As another example of the not-always-gentle pushing that’s been going on lately, the online language class I ran across has already been very helpful. I found it a couple of days after the new session had begun, and all the sessions are archived. Even handier, given my PTSD reactions, I was able to sign up for a flexible time, pre-recorded option, though this is probably the least threatening formal learning situation I’ve encountered. It’s not being marked, either. I may try to do a live session tomorrow, so I can ask questions if needed. Yes, I’m fairly sure nobody is going to jump on me if I do!
The instructor, Ed Fields, is particularly interesting, in that he also provides some philosophical background to help students understand why things are expressed in the way they are. (With cultural renewal as a goal, this is even handier.) I have been watching all four sections of Cherokee I, since each one has different explanations and side anecdotes.
One thing really struck me today, watching the two sessions I didn’t get to last night. Instead of expressing things in terms of “being sorry”, it seems much saner to express them as “not doing things on purpose”. This is a very important distinction, which ties in nicely with my Nana’s slightly punning “I know you’re sorry, now what are you going to do about it?”
I am aware that I have developed a harmful apology habit, and have been called on it multiple times. “I’m sorry” too frequently translates as “I can see you’re upset, and it’s scaring me. Maybe if I reflexively say this, it will mollify you so that you will stop scaring me.” That is really all it means, in too many cases. This is not very helpful.
OTOH, “I didn’t do that on purpose” covers the sentiment well, in cases where apology is actually appropriate. If I have inadvertantly done something which has harmed or upset someone, trying to fix the problem is much more appropriate than trying to gloss over it with by now largely meaningless words. “I’m sorry” will not help me find out what has hurt the other person, either. An apology over something one doesn’t understand does not really help either party.
A decent example from last night: DH was on call, and found that his phone charger cord had somehow gotten severed, so that he was not assured of being able to do his job. He got understandably upset, and yelled at me when I tried to give what little help I could. (Yeah, I reflexively trotted out the old “I’m sorry”.) The salient point there was that he did not intend to hurt my feelings, and I understood this. People yell when they’re upset, and it’s ridiculous to make them feel guilty about it. Sulking about it is just puerile. If they do this regularly without trying to find other ways to deal with upsetting situations, that’s a separate problem, which did not apply in this case.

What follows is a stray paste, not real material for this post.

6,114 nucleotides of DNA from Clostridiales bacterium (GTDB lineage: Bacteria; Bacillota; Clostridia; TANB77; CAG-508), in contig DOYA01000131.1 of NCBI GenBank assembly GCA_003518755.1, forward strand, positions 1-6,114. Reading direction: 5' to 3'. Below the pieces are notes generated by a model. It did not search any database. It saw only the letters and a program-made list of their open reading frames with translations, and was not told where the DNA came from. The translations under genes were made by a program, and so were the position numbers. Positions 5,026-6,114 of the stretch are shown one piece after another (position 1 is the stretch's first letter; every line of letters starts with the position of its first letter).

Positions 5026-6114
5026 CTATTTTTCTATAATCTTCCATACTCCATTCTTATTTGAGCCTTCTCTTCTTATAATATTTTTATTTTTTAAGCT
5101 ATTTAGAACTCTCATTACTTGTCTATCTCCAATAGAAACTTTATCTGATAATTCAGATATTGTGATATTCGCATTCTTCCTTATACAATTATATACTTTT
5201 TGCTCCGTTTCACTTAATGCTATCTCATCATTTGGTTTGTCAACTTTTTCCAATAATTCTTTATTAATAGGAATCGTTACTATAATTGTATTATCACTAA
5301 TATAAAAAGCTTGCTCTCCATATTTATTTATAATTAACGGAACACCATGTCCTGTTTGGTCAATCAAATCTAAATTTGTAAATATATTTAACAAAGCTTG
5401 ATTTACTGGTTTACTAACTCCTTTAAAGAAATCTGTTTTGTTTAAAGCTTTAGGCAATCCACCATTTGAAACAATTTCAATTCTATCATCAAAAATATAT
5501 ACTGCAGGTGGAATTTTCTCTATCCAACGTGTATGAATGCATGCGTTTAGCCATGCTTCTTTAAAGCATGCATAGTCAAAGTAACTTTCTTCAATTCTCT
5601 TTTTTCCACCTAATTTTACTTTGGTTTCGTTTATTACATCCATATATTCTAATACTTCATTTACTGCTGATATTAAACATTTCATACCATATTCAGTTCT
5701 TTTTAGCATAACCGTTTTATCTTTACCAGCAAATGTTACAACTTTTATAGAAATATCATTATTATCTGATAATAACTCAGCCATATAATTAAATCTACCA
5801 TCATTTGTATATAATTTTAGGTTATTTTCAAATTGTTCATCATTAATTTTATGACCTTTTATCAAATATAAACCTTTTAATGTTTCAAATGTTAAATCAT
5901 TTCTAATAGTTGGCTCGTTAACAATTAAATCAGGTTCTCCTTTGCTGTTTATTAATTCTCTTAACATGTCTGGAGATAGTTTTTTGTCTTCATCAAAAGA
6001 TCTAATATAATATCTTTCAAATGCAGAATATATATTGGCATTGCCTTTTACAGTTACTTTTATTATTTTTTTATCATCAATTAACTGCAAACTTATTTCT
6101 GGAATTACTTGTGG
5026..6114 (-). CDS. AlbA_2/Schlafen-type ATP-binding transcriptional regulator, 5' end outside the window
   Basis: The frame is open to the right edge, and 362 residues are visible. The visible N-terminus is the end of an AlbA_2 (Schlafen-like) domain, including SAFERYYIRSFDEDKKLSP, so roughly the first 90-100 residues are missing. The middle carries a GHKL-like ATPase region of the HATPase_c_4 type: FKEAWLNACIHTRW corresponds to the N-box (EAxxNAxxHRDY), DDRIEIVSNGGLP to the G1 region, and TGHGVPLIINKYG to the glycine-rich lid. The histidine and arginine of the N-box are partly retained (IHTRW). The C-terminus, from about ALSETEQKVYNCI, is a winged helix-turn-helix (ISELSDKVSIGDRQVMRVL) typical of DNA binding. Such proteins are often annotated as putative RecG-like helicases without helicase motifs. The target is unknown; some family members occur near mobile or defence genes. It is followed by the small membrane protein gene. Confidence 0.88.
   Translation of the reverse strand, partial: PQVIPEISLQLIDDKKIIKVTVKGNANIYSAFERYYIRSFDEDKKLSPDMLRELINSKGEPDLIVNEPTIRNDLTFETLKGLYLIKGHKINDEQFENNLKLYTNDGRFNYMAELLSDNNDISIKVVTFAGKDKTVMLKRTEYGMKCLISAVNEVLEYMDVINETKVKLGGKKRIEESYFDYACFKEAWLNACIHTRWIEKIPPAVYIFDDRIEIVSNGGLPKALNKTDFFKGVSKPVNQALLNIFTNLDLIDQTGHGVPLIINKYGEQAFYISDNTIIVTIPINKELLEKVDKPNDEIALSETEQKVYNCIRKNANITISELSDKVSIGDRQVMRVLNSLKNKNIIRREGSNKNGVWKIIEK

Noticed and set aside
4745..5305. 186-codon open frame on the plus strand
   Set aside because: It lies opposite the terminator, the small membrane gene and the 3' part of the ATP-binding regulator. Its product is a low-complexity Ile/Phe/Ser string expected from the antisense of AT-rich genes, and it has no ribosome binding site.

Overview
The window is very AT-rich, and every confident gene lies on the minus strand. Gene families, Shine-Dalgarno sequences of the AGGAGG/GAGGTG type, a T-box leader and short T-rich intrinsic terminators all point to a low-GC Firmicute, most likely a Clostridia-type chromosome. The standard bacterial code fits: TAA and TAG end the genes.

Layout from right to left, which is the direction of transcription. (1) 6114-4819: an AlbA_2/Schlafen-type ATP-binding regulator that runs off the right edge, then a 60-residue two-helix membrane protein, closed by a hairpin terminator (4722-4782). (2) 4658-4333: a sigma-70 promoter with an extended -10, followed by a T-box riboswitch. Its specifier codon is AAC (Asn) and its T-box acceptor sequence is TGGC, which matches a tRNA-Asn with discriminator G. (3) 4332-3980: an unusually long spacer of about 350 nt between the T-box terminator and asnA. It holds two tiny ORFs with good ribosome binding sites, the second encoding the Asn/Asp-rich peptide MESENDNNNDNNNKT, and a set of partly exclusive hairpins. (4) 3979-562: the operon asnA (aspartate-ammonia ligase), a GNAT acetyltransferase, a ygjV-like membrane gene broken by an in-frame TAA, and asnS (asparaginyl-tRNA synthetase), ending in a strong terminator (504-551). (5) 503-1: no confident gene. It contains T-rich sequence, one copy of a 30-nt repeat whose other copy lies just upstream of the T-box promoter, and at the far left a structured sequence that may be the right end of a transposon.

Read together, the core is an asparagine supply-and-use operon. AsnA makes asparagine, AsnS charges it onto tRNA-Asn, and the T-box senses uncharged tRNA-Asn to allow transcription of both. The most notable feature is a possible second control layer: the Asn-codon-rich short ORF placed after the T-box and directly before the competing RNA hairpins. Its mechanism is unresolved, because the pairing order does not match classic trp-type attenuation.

Indeed, this is not a new way of looking at things for me, I just badly needed a reminder. “I’m sorry” belongs on the trash heap, especially if I am going to follow a more pragmatic philosophy. “The focus is on a desirable outcome that benefits everyone” sums things up nicely.
I also had another small enlightenment moment. Finding out how to say “I am called Goose” (as I used to be), I finally thought to look a bit further into the metaphorical value there. Sorting through the fluff (vegetarian geese???), this piece triggered some useful insights. One point I hadn’t considered: “For those that carry Goose medicine, its also very important to regularily examine one’s values and see if one is trying to fit a square self into a round hole. Have you been imprinted with values, ideas and beliefs that do not serve you well?. . .Sometimes these two imprints mesh well together and yet for others, it can be a difficult challenge to determine which set of imprints one really needs to follow. ” Yep, I’ve managed to imprint on a slew of things (and people) which were actively harmful, and often conflicting, to the point that it has become a theme. There are other useful metaphors there.